Will the Real Intended Third-Party Please Stand Up?
Peterson, Paul C., Myers, Ryan P., Defense Counsel Journal
TRADITIONALLY, absent fraud or collusion, the only parties with standing to sue an attorney for malpractice were those in privity of contract with the attorney, that is, the lawyer's clients. (1) However, over the past several decades, the traditional "privity" doctrine has eroded as courts have begun to allow beneficiaries of an attorney's estate-planning services to bring malpractice claims. (2) The modern trend in the estate-planning context is to recognize the existence of an attorney's duty to those outside the attorney-client relationship. Outside the estate-planning context, the legal landscape is less dear.
This article addresses three legal doctrines that have been found to provide non-clients with standing to sue an attorney: the third-party beneficiary rule (outside the context of wills, estates, and trusts), the implications of opinion letters, and the potential exposures that lawyers face to non-clients for fraud, and aiding and abetting the alleged wrongful conduct of their clients.
I. Attorney Malpractice Liability to Non-Clients
In certain contexts, courts have found that a non-client has standing to sue an attorney for malpractice. They have done so under a number of different theories. The first approach is a multi-criteria balancing test, which originated in California. (3) A related approach adopts a contractual third-party beneficiary analysis, which requires that the non-client be a "direct and intended beneficiary" of the attorney's services before the courts will impose a duty. (4) Another approach is contained in the Restatement (Third) of the Law Governing Lawyers Section 51(3); (5) however, this approach has been widely criticized as unworkable. (6)
A more recent trend has been the recognition of an attorney's duty of care to non-clients outside the estate-planning context. With few exceptions, courts recognizing this duty of care have applied some version of the third-party beneficiary theory, requiring that non-clients be "direct and intended beneficiaries" of the transaction for which the client has engaged the attorney's services.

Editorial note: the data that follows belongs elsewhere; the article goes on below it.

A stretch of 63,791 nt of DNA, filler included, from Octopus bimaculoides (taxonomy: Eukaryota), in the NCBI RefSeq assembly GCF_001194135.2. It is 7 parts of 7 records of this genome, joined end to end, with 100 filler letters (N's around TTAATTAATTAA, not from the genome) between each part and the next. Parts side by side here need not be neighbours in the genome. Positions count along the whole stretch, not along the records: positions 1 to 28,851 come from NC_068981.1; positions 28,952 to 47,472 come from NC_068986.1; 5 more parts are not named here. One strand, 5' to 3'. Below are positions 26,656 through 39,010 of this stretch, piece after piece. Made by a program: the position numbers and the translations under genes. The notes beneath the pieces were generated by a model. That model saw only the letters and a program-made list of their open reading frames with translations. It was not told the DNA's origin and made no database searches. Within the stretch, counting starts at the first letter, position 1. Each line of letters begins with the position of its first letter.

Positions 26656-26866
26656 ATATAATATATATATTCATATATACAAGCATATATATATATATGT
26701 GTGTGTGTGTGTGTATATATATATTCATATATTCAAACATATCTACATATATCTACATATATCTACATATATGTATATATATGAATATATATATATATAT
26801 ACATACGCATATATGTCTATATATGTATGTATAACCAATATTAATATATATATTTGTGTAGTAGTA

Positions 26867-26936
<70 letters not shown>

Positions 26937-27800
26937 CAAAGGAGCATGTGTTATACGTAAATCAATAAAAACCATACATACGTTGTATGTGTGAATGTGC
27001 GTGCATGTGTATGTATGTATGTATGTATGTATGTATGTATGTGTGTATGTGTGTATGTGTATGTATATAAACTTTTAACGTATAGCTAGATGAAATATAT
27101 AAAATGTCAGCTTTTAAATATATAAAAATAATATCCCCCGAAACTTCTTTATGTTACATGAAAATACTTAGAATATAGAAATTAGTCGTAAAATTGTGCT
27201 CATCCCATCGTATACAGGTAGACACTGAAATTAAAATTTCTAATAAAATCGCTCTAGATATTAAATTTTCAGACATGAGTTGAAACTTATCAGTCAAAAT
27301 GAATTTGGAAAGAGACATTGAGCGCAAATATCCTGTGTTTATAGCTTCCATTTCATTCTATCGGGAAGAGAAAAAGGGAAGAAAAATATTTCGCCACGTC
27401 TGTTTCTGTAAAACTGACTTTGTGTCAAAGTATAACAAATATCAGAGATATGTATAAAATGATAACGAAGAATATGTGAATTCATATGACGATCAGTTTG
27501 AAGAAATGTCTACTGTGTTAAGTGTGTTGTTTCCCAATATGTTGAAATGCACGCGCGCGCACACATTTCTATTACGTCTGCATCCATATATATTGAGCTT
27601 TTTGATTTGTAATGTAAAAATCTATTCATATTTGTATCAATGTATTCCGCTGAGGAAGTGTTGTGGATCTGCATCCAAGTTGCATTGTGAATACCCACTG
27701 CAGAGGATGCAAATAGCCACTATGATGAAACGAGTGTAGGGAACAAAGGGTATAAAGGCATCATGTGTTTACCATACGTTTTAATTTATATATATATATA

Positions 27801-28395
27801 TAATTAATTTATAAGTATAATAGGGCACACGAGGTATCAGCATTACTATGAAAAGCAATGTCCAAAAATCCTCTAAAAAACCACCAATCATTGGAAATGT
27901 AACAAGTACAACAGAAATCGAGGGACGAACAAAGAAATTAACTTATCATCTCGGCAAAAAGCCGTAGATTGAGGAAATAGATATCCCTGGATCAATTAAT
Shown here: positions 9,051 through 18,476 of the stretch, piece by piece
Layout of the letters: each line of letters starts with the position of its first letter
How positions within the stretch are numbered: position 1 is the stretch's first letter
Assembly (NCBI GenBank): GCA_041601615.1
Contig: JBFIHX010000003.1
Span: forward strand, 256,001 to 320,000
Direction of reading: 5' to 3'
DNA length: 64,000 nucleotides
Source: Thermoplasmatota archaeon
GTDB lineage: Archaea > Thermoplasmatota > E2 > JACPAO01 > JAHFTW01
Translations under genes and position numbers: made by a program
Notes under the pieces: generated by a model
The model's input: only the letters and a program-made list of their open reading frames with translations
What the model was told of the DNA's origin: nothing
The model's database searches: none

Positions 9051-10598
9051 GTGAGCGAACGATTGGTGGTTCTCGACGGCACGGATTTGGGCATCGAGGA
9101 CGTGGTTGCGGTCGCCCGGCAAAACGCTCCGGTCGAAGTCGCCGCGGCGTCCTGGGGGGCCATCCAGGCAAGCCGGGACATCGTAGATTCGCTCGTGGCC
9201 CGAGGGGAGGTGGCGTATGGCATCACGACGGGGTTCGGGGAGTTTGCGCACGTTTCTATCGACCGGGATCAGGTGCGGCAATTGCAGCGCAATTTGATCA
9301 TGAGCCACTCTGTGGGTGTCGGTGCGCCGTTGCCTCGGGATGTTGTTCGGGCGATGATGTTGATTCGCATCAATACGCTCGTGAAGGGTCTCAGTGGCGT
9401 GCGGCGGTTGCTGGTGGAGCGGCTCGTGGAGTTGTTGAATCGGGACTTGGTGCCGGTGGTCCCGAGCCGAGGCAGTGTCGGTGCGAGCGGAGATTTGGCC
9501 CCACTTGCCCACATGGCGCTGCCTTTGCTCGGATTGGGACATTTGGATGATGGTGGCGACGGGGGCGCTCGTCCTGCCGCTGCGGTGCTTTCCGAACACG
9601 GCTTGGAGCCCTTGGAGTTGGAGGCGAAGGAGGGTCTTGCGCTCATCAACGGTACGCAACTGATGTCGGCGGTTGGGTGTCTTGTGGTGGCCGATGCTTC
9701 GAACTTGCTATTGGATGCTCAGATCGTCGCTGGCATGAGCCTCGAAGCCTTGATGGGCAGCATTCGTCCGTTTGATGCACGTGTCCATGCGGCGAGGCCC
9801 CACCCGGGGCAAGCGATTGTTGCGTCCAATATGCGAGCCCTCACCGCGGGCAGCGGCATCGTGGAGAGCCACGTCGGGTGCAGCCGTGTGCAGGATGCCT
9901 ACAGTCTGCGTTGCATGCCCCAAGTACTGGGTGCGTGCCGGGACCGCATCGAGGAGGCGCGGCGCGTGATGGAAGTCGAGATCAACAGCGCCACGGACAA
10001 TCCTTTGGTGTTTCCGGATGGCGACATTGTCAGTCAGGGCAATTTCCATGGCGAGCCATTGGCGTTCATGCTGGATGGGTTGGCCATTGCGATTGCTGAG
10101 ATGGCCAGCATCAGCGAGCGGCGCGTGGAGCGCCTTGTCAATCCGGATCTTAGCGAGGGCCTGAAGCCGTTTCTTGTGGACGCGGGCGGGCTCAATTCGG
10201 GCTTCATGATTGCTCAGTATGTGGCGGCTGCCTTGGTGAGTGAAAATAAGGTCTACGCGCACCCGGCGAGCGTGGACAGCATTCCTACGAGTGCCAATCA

The cases below are some of the most recent and important decisions regarding this issue. They highlight the factual contexts in which courts have recognized, and have refused to recognize, the standing of a non-client in a legal malpractice action.
A. McIntosh County Bank v. Dorsey & Whitney, LLP (7)
McIntosh provides a good starting point from which to survey the contours of this evolving doctrine. The case involved a syndicated lending transaction and asked whether the attorneys for the lead bank in the transaction could be held liable in malpractice to the banks participating in the loan as investing third parties. Plaintiffs, thirty-two banks participating in a syndicated loan transaction originated by lead bank, Miller & Schroeder ("M & S"), collectively sued legal counsel for M & S--Dorsey & Whitney, LLP ("Dorsey")--alleging that it had committed legal malpractice and breached fiduciary duties owed to the participating banks in structuring the loan.
M & S closed two loans to a company (the "Company") formed to develop and manage a casino on the reservation of the St. Regis Mohawk Tribe (the "Tribe") in the State of New York. During Dorsey's preparation of the loan documents, a question arose as to whether National Indian Gaming Commission ("NIGC") approval of some of the documentation was required. Dorsey knew that failure to obtain NIGC approval might place the participating banks' interest in the collateral at risk, but advised M & S that NIGC approval was not required. Dorsey failed to advise M & S of the risks to closing without NIGC approval. M & S would not have closed the loans if it had known the risk of closing without NIGC approval. The loans closed without approval from the NIGC. M & S then sold most of the participation interests in the loans to plaintiffs. …